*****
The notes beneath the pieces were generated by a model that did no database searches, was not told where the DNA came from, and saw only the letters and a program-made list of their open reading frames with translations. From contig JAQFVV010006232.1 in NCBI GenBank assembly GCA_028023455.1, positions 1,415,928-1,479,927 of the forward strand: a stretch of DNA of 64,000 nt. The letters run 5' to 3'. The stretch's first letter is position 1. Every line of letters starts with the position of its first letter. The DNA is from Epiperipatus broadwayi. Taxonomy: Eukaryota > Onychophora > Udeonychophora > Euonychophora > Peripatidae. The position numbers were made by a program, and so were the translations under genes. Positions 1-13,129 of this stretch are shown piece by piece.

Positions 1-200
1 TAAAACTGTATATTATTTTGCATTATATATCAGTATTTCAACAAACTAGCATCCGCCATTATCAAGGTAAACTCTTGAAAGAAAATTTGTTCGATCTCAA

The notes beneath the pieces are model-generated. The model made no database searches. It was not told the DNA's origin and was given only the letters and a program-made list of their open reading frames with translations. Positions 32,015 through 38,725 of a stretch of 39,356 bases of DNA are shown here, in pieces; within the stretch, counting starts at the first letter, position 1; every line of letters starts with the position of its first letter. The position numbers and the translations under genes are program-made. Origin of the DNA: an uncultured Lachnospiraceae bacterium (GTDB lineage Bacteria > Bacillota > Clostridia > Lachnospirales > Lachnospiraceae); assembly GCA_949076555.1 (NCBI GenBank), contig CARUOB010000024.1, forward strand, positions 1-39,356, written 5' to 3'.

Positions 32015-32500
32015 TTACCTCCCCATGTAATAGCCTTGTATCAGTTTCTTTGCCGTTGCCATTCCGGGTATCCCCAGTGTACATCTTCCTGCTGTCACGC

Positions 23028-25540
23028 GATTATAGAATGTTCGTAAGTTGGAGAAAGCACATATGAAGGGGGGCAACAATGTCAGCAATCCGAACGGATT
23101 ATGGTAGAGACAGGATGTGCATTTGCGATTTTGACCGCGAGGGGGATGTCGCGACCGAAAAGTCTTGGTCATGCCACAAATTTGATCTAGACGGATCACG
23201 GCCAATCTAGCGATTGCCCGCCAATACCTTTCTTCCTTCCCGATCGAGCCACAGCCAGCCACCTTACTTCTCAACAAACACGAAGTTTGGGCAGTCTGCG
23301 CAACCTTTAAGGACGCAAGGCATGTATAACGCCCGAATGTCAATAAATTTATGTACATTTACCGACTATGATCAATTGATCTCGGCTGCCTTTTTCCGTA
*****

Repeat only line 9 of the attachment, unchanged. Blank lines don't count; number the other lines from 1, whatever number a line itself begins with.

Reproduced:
23101 ATGGTAGAGACAGGATGTGCATTTGCGATTTTGACCGCGAGGGGGATGTCGCGACCGAAAAGTCTTGGTCATGCCACAAATTTGATCTAGACGGATCACG